National Fitness Day: Brits have a radical vision for the fitness industry of 2026
5 min read
07 September 2016
A day to bring the importance of wellbeing to the front of people’s minds, Wednesday 7 September 2016 marks National Fitness Day. And given that wearable devices have commandeered such a strong piece of the healthy living market, Brits have revealed wild ideas about how tech will change the industry in ten years.
It’s been said there’s never been a better time to open a fitness franchise, with today’s consumers increasingly interested in looking after themselves.
With National Fitness Day upon us, health body ukactive and Argos have released research into the attitudes of the nation’s consumers to see just exactly where they expect the health and fitness industry to head in ten years.
In the present day, 66 per cent of people choose the gym as the primary means of keeping fit, while just 22 use health trackers.
While online coaching is becoming increasingly common today, as demonstrated by fast-growing companies such as LDN Muscle and The Body Coach, 57 per cent of Brits believe they will engage with personal trainers through TVs in 2026.
Given the rise of wearable devices such as the Fitbit, which has experienced explosive revenue growth, 66 per cent of respondents think the advancement of tech will improve fitness levels.
In particular, wearables are expected to get vocal and conduct workouts rather than just track them – presumably because all PTs will be trapped in TV screens.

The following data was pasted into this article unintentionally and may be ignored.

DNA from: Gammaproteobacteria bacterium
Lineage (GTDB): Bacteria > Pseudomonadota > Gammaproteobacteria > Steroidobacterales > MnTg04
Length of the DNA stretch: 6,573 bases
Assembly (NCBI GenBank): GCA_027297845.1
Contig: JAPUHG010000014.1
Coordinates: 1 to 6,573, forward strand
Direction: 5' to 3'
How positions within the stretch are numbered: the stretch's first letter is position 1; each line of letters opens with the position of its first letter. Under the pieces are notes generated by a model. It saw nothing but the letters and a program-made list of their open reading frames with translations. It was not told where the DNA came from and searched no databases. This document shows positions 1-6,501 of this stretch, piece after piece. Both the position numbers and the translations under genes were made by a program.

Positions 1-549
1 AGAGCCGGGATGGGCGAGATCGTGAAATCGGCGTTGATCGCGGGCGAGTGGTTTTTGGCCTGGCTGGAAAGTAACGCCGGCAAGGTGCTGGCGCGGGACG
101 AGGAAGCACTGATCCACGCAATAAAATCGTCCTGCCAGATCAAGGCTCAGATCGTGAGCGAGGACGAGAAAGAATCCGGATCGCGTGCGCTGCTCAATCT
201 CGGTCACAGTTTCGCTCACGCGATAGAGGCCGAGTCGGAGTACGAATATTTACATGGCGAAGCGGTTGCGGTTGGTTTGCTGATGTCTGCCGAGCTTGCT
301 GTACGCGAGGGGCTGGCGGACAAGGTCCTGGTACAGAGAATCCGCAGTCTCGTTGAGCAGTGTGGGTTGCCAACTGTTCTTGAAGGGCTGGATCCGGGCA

Leaping further into sci-fi territory, 38 per cent of Brits expect virtual reality will allow them to compete in famous sporting events such as the Tour de France, and 20 per cent believe VR will facilitate workouts with athletes and sports stars.
As if that weren’t enough for developers to crack on with, people also expect outdoor runs led by drones, workout rooms complete with anti-gravity support, studios with different weather types – think Harry Potter – and machines designed to “trick muscles” into thinking they’re working out.
Argos has been keen to embrace National Fitness Day with both hands and has thrown workouts across 800 stores, while leisure operations across the country have offered special promotions to drive interest.
Strictly Come Dancing judge Darcey Bussell, a Fitness Day ambassador, said: “Important events such as National Fitness Day remind us of the necessity for everyone to lead active lives. Participation is key; it is good for our health and the health of our society.”
Although employers have come under fire for offering unhealthy food around workplaces and accused of encouraging obesity, 37 per cent of Brits believe businesses will provide gym passes as a standard wellness programme in the future, according to ukactive.
As for getting to the office, 22 per cent think roads will have jogging lanes alongside cycling lanes, and eight per cent of hopeful respondents think drones will be in place to act as pacemakers.
Psychologists and wizards should now listen up at this point – 33 per cent of people want music match their moods during exercise. Elsewhere, eight per cent added a special commuter bus with spinning classes will set the days off on the right note.
Baroness Tanni Grey-Thompson, ukactive chair, said: “With two thirds of those questioned expecting to be fitter in future, there is significant growth potential for the sector, with workouts from the home making exercise more accessible and providing the chance to engage wider demographics in physical activity.”
Former Olympian Greg Whyte, added: “Fitness has enjoyed terrific growth in recent years and as someone who’s passionate about getting Britain moving more I’m intrigued to see users’ forecasts of what the future holds.”
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